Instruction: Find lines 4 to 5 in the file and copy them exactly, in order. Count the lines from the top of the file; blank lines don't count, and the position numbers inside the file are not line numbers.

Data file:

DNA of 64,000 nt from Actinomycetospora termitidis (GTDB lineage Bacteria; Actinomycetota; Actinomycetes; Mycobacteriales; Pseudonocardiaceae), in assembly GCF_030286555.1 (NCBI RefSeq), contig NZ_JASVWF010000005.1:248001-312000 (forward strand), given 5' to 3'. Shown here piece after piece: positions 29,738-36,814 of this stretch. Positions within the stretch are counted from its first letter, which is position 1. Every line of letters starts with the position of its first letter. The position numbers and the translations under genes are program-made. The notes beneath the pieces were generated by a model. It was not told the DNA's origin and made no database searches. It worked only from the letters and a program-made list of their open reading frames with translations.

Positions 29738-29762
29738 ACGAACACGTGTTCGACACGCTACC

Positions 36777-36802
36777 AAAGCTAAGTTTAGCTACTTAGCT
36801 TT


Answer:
Positions 36777-36802
36777 AAAGCTAAGTTTAGCTACTTAGCT